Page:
Fourty-four U.S. states are suing 20 pharmaceutical companies, accusing them of inflating prices and quashing competition from generic drug makers.
The complaint says Teva Pharmaceuticals USA Inc organized the scheme, which the plaintiffs call "one of the most egregious and damaging price-fixing conspiracies in the history of the United States."
Connecticut Attorney General William Tong says: "We have hard evidence that shows the generic drug industry perpetrated a multi-billion dollar fraud on the American people. We all wonder why our health care, and specifically the prices for generic prescription drugs, are so expensive in this country — this is a big reason why."
Tong is leading the lawsuit, which was filed Friday in Connecticut after a five-year investigation. It alleges the drug companies colluded to inflate prices for 86 medicines and that Teva, itself, boosted prices for over 100 generic medications between July 2013 and January 2015. Prices rose by as much as 1,000%. The complaint also names 15 people whom it alleges worked on the scheme on a daily basis.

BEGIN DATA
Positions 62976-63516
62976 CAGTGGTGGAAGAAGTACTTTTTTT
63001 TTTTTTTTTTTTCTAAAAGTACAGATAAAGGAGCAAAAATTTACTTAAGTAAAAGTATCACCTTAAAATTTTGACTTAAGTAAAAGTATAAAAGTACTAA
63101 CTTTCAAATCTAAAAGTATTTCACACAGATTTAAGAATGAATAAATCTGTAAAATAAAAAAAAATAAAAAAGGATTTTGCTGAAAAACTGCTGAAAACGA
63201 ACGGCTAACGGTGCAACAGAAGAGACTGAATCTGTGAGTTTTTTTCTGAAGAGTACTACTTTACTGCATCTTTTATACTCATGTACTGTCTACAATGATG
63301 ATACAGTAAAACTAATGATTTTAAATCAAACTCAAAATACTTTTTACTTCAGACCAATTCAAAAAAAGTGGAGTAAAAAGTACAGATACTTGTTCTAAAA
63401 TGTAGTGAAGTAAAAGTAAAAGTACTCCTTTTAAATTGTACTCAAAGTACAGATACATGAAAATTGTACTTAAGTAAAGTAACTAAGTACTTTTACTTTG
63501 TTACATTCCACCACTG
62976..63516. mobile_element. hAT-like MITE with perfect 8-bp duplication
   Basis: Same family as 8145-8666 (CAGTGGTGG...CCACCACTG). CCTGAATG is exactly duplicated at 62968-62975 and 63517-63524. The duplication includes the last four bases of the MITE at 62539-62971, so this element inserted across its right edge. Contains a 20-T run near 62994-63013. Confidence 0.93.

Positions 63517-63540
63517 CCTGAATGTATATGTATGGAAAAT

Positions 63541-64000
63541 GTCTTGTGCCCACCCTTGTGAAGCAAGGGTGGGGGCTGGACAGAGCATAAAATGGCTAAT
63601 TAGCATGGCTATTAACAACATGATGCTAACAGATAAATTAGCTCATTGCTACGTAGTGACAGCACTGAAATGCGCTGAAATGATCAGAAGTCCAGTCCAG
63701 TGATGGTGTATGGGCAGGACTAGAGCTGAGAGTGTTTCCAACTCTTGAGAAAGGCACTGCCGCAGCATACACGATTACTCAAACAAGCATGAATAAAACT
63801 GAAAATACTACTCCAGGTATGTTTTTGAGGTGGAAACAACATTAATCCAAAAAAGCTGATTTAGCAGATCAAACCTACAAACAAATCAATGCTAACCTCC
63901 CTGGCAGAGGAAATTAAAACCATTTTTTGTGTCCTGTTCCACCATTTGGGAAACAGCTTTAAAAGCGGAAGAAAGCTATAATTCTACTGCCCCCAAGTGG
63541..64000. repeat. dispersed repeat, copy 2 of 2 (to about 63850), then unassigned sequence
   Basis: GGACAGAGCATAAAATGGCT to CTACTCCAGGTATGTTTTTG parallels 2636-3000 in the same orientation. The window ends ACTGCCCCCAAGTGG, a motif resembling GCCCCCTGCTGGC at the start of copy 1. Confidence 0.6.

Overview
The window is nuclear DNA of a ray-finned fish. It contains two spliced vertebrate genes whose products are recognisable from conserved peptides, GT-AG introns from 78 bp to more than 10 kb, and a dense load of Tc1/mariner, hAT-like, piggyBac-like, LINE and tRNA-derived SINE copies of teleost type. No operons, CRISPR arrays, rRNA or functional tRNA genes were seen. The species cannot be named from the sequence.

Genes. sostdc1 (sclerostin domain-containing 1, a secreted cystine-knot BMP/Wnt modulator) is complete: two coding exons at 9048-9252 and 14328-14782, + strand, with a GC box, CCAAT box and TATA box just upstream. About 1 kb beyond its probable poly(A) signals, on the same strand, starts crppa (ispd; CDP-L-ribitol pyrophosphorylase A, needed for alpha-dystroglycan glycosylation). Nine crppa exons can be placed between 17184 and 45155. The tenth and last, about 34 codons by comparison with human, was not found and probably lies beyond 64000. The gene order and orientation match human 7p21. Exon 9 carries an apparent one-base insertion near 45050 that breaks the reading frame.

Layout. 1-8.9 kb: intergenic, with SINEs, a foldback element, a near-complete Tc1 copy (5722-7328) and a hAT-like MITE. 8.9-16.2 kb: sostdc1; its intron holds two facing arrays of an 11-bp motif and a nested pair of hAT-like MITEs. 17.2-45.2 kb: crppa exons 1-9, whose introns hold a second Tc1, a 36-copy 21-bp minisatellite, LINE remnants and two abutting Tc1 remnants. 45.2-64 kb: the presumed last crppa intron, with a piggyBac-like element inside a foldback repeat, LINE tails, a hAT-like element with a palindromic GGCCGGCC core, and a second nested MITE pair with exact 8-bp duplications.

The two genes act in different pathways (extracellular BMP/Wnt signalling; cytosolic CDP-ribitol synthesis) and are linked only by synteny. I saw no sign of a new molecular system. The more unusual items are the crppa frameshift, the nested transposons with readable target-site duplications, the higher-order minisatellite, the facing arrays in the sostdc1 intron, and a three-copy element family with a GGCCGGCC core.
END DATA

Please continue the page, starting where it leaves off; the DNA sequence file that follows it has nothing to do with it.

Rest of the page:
Teva says it has not done anything that would lead to civil or criminal liability. A representative of Teva USA, which is a unit of the Israeli company Teva Pharmaceutical Industries, says the allegations in the lawsuit "are just that — allegations."
Generic drugs can save consumers billions of dollars annually compared to brand-name medicines. The lawsuit seeks damages, civil penalties and other remedies to protect fair competition in the generic drug market.